Thursday, January 14, 2016

Why We Won't Do Sleepovers

Whenever people talk to me about my Blog, the general theme I hear is that they are thankful I am real. That I don't pretend to be something that I am not. That I share my feelings, respect if people feel differently, but be who I am.

And so I want to continue to be real.

I initially hesitated to talk about this. Honestly, I don't want to be seen as a fuddy-duddy. I don't want to be seen as over-the-top. I don't want people to think my kids are stuck in a legalistic and too strict home.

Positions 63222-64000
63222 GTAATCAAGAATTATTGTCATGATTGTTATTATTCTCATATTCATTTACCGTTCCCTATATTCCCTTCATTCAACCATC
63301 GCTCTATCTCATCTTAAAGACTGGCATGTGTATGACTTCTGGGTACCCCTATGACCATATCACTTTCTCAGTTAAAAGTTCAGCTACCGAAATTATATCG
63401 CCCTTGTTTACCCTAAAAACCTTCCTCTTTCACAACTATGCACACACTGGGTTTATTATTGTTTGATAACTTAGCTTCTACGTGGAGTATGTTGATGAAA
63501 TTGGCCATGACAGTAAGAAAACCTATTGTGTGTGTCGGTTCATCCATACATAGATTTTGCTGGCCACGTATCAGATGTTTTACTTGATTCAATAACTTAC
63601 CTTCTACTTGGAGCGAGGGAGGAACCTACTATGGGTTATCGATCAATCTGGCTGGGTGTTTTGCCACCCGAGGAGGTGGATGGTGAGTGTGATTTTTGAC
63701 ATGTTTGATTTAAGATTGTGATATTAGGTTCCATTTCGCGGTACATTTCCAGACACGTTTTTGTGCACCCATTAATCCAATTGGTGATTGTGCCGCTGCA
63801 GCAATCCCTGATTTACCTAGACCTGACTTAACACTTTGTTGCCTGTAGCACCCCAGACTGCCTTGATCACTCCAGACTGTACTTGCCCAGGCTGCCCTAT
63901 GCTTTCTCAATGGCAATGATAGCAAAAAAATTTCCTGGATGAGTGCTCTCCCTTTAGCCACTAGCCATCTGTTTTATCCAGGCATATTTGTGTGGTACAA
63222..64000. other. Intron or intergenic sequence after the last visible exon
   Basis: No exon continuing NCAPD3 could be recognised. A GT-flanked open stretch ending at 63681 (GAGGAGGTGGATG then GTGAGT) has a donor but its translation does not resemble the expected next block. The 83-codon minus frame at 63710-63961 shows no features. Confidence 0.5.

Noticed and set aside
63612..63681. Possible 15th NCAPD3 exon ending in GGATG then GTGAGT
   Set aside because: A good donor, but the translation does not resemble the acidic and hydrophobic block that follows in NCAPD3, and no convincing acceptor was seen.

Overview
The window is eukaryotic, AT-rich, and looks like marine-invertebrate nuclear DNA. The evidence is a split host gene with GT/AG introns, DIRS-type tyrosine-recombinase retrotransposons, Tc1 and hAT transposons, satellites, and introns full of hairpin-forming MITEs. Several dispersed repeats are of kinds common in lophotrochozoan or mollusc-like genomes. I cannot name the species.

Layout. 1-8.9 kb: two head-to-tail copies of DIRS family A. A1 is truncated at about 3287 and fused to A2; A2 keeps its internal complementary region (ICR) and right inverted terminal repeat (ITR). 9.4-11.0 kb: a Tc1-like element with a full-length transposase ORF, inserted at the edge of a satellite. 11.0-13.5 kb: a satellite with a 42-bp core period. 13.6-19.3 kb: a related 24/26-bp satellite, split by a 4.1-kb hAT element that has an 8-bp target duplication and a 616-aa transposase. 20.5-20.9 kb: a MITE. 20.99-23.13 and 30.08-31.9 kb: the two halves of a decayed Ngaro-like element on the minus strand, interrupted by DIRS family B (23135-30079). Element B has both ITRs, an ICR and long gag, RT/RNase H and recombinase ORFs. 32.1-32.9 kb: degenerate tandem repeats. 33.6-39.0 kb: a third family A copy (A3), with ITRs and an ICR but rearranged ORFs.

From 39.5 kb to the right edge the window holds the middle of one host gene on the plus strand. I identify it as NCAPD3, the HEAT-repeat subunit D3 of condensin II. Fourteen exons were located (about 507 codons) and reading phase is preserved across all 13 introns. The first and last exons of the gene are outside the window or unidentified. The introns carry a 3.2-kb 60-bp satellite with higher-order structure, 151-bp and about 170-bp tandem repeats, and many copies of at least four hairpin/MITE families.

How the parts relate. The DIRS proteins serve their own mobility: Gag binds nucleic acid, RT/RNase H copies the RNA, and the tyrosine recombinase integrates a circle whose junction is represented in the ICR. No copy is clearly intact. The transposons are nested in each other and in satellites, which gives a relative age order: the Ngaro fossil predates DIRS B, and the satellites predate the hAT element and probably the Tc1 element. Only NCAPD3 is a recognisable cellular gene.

But the truth is, I know none of those things are true. And I can't help what people think. I only need care what my God and my husband and a few choice confidants think of me.

That's it.

So here it is:

I am a mom who doesn't plan on doing sleepovers.

Firstly let me say that this is not an all or none rule. There may be times that something necessitates a child staying at our house. And yes, our boys have had to stay at someone else's house in the case of an emergency. In addition, in the Azores, we felt so incredibly comfortable with our neighbor Carla that her boys stayed at our house on more than one occasion.

However, we plan on having sleepovers as the exception not the rule. We plan to reserve them for very special occasions that are more mandated than desired.


Our reason is that we simply cannot risk our children being exposed to sexual predators. Obviously we cannot prevent all bad things in our children's lives. But we feel it is our duty to protect them as much as humanly possible.